This chapter describes the phenomenon of Jet Lag and the symptoms associated with it, which vary not only from person to person, but also according to how many times zones are crossed, and in which direction. Homeostatic and circadian influences on sleep and vigilance are explained on the basis of Borbély’s two-process model. Jet Lag is reasonably well explained scientifically today: rapid changes of time zones disturb the functioning of the body clock, which remains stubbornly set on departure times for a while. This can make sleep shallow or non-existent for substantial parts of the night while vigilance is less than optimal during parts of the day. Two main lines of research are described: one endeavors to accelerate the adaptation process; the other helps to fight insomnia and sleepiness between arrival and adjustment to the new time zone. Besides practical things that can be done to reduce the burden of Jet Lag, the adjustment process can be speeded up using bright light and melatonin. Sleeping pills and neurostimulants may be added to compensate for insomnia and sleepiness.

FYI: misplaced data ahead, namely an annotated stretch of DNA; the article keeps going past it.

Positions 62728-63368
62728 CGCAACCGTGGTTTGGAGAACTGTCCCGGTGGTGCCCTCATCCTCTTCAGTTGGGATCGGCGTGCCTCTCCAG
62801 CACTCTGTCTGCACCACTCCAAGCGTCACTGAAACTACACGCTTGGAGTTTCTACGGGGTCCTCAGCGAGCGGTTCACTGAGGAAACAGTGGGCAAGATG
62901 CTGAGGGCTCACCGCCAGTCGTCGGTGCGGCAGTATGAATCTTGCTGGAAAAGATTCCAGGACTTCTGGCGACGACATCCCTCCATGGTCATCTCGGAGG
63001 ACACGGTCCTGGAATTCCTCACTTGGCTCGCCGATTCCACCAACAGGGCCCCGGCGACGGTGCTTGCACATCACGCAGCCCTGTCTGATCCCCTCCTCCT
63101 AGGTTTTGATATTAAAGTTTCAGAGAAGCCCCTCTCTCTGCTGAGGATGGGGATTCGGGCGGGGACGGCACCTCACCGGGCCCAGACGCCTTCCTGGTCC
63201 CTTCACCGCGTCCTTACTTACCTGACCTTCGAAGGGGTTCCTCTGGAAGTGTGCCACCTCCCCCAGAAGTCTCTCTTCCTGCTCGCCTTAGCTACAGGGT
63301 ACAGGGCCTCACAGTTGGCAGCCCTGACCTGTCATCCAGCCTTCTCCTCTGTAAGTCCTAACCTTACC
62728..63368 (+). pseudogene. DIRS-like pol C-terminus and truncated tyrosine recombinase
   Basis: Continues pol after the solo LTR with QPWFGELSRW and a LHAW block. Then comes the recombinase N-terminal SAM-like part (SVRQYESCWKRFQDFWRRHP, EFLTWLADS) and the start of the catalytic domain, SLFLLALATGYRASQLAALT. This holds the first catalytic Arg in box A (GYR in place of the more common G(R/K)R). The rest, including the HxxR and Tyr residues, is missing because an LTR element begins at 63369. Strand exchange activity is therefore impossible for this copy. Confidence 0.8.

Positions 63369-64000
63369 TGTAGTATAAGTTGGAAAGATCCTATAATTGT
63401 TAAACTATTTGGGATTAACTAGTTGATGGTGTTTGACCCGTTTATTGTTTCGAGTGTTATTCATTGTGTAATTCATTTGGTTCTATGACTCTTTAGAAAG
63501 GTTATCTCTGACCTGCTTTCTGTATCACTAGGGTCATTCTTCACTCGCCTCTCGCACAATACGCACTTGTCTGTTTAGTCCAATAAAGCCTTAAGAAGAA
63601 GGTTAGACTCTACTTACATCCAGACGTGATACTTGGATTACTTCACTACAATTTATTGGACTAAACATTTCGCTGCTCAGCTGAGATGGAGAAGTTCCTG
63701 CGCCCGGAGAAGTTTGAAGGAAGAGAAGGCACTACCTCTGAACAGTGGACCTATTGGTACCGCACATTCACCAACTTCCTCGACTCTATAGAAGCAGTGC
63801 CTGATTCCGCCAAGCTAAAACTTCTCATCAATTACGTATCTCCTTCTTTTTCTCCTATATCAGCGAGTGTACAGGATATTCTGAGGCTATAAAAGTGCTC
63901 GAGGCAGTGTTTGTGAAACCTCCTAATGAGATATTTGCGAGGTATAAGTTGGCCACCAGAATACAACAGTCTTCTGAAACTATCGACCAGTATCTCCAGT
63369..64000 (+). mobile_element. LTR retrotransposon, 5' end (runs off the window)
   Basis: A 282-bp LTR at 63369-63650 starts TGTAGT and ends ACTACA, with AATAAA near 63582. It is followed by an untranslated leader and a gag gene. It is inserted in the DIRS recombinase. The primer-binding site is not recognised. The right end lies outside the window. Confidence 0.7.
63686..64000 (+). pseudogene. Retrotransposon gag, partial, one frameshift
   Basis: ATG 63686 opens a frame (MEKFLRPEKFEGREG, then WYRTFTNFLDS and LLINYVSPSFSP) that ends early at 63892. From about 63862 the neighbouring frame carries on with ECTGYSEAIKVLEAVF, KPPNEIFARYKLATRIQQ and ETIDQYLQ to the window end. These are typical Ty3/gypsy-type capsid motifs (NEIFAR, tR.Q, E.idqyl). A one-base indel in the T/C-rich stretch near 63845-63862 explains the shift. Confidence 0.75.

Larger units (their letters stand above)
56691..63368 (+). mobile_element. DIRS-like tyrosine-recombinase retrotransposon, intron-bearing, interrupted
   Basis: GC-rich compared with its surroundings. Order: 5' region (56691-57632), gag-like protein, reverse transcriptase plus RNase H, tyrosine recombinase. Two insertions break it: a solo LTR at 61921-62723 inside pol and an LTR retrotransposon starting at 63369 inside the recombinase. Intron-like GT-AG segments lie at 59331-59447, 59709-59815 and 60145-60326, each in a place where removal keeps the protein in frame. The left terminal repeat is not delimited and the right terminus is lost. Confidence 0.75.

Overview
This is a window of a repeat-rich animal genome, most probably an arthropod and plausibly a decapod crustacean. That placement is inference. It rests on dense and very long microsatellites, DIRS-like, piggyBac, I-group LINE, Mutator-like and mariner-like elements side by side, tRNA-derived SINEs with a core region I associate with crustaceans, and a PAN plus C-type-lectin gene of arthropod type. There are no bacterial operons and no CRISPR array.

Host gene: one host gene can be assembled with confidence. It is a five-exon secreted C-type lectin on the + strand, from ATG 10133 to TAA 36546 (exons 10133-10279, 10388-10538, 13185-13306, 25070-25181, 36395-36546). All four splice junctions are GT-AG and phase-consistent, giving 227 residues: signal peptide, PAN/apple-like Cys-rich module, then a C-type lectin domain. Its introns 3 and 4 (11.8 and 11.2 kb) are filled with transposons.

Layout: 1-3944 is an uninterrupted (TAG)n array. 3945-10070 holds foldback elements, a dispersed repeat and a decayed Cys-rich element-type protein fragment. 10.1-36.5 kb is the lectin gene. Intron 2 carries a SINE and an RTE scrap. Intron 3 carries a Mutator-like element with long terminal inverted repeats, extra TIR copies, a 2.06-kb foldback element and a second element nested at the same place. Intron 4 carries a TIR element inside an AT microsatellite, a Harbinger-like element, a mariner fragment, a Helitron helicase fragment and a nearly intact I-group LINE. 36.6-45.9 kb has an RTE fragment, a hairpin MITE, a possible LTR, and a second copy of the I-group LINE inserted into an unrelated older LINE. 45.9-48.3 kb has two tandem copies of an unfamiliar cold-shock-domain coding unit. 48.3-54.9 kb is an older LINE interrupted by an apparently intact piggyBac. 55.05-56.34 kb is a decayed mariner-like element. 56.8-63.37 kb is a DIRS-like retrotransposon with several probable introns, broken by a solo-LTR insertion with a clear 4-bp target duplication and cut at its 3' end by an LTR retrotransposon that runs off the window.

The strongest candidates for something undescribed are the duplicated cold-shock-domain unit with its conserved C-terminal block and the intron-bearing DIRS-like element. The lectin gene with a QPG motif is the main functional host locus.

Part of the book: Circadian Rhythm